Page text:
After his foray into the world of sarcastic talk show hosts who ridicule their callers in 'Talk Radio' (1988), Stone returned to his war-torn experiences with another masterpiece, the story of Ron Kovic's (Cruise) personal odyssey from the American dream through to the nightmare that was Vietnam.
Here was a proud Marine who gave half his body, manhood and future for the war, he would be the sole focal point in 'Born On The 4th Of July' an unrelenting moving account of his struggles through pain, courage and the burdens of patriotism.
Recreating two-thirds of the man's life, Stone's widescreen epic sees the young Ronnie at high school competing hard in the wrestling team, his desire for glory and success lead him to submit to the ultimate sacrifice.
After a visit from Tom Berenger's, uniformed Marine Sergeant at the high school, Kovic decides to leave his loved ones behind and enlist, just as his father had. The yankee doodle dandy patriotism he believes will prevail turns sour when Kovic is wounded and crippled in battle, what follows is his struggle to be accepted both in his own mind and on return to his homeland.
Society rages at their countries involvement in the war. President Nixon fails to act on the anger and bitterness seen across campus demo's, with alienated students protesting against conflict. Kovic returns to a mixed welcome, it seems he and other vets are part of the problem and his high school love (Sedgewick) is deeply involved in the rallies, they are reunited somewhat and through her, he discovers the reality behind the war, and his mind begins to alter his views on the country he loves.
Portraying a character that has undoubtedly groomed him into the respected actor he is today, Tom Cruise is excellent, searching within his soul to feel the pain and anguish that is Kovic's life. The picture is justifiably long, chronicling the stages of positive shift in the characters mind, the camera-eye of Stone always ensuring dramatic quality with a knowledge of human spirit and behaviour.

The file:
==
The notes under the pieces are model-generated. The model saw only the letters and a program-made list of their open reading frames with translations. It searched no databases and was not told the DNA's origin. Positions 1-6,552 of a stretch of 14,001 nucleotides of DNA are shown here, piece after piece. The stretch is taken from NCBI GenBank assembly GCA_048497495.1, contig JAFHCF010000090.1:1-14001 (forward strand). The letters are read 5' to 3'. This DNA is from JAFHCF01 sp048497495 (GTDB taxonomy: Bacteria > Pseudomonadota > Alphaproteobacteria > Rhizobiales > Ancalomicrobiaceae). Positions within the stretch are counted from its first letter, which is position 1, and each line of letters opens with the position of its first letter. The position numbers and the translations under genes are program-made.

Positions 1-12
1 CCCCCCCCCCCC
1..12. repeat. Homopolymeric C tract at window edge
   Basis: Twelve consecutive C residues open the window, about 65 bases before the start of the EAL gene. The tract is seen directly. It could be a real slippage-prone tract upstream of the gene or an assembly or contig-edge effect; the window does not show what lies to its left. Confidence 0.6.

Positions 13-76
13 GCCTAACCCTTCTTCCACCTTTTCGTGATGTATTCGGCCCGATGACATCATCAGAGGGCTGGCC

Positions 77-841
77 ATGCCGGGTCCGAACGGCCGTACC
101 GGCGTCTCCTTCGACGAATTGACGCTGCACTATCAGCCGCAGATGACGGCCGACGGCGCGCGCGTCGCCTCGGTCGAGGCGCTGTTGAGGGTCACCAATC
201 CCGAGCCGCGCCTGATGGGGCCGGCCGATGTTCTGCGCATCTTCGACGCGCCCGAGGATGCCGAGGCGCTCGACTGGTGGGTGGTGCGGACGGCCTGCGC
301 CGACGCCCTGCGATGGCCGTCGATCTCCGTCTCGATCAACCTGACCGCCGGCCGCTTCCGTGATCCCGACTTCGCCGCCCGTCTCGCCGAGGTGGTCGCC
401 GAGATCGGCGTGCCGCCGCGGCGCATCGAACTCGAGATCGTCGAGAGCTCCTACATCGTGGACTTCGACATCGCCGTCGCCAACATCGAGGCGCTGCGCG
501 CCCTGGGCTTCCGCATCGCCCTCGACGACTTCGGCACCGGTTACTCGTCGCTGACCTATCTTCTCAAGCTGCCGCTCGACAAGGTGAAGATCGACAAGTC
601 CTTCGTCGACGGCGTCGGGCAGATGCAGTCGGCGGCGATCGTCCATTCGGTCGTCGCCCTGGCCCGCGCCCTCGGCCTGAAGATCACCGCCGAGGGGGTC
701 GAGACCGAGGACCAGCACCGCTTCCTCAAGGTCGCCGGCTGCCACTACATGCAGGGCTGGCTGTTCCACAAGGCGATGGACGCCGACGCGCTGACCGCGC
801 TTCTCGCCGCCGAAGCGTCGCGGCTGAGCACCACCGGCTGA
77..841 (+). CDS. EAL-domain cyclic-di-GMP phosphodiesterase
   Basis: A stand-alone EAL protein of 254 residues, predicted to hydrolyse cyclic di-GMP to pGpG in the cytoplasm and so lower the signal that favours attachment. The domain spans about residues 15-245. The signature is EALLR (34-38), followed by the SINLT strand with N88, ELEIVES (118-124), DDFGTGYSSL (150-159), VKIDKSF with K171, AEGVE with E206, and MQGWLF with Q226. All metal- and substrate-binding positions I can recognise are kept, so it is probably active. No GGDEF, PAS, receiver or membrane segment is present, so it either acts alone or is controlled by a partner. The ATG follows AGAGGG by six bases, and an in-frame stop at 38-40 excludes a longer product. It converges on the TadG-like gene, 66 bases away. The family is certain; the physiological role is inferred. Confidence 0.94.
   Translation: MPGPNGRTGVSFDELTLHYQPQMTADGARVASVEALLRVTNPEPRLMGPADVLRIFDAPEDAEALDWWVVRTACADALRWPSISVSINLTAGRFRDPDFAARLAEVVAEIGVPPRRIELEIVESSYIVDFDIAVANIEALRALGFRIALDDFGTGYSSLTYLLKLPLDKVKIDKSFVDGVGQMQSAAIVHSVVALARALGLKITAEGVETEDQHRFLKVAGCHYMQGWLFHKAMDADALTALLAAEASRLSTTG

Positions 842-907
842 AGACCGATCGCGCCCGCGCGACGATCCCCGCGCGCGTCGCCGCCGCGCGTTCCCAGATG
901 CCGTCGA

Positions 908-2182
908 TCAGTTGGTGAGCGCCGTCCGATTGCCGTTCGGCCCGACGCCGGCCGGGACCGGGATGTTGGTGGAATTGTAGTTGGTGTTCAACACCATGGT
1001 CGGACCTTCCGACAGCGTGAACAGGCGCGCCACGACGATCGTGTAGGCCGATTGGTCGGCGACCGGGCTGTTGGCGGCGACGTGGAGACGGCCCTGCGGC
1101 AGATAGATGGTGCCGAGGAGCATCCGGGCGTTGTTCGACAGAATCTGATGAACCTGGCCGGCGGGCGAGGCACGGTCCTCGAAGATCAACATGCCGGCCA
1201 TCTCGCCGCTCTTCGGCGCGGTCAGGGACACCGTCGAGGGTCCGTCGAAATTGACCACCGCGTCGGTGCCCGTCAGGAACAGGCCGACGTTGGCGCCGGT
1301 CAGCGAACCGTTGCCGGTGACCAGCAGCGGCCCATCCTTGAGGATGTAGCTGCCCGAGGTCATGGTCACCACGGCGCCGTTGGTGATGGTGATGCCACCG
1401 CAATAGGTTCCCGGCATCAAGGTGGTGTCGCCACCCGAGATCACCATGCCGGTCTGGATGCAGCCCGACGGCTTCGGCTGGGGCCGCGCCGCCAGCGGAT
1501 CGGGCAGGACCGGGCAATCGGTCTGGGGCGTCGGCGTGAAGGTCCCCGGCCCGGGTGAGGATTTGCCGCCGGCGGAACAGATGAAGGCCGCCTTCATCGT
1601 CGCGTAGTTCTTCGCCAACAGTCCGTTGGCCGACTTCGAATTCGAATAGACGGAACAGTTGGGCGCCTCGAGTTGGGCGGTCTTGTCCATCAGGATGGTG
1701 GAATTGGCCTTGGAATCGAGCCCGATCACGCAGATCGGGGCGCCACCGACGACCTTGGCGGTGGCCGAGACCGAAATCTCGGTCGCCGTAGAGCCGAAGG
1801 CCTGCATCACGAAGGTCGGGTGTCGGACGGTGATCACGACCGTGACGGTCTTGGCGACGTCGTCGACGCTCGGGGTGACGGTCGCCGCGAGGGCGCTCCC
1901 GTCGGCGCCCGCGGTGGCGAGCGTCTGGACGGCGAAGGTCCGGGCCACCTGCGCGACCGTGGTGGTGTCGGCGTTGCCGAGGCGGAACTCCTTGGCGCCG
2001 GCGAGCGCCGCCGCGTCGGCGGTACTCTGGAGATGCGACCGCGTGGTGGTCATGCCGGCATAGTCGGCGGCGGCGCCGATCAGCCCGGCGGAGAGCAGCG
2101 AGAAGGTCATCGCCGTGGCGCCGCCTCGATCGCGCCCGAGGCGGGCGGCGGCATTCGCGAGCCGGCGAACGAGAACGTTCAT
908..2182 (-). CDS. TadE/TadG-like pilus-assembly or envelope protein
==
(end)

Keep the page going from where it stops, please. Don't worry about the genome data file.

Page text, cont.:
"Escaping" to a remote Mexican town, a haven for outcast crippled vets, we encounter Kovic's kindred spirits, among them Willem Dafoe and Tom Sizemore, they introduce him to the alcohol soaked life they now wallow in, along with the dark skinned whores who in their own way help to exorcise the demons and uplift the deflated spirits of those shorn of precious manhood.
Cruise reaches dark recesses as the tears flow for real during his liaison with a Mexican whore, it is here in a oasis of hope in the desert that the character finally decides to face his predicament. The film won Best Director for Stone with Cruise being nominated for Best Actor, perhaps more importantly, it illuminated the courage of Ronnie Kovic's journey from negative darkness into positive light.
Costing $40 million and exhausting its director and stars... 'Born...', was a huge success story, not only did it receive accolades from the film world it also helped Kovic to have his story told with due conviction and style. For Stone it was a return to the brutality of his own past, and like Cruise he too would feel the pain of Kovic's plight, the subject matter once again enabling all involved to create a film of some emotion. Stone and Kovic had reservations that Cruise had the depth required to pull off the role, the star had just finished 'Rain Man' and was confident that he had the right stuff for the part. Nominated for Best Actor, he had to dig deep to find the emotions to play this man at war with his own consciousness.
The Vietnam scenes on the sand dunes when his platoon are ambushed are handled with accuracy and zest by the director, using slow motion to dramatic effect, insisting the crew get the shots he wanted, chasing the sun with equipment as it faded and vanished beyond the horizon.
All performances are excellent, including an effective cameo for Willem Dafoe whose blunt statements and actions help the character to come to terms with his life.
This was a proud film to be involved in for its creators, it never fails to engage the viewer, the realism is at times hard to take, as in the New York Casualties of War Vets Hospital where Kovic lies suspended. The appalling conditions with vomit and feces on the floors of the ward, needless to say with Oliver Stone that this set design was for real!.
The sufferance of the man (actually born 4th July) along with his family, friends and indeed America itself during these times is brought to life again by the mesmerizing Stone who pushed himself and Cruise all the way and retracted something very special.Notice any mistakes? Review
Fantastic performance, direction and script.
Not a movie that can or should be watched lighty.Our rating:
9 out of 10Review Written by Nik Allen: Contact | More Reviews by Nik Allen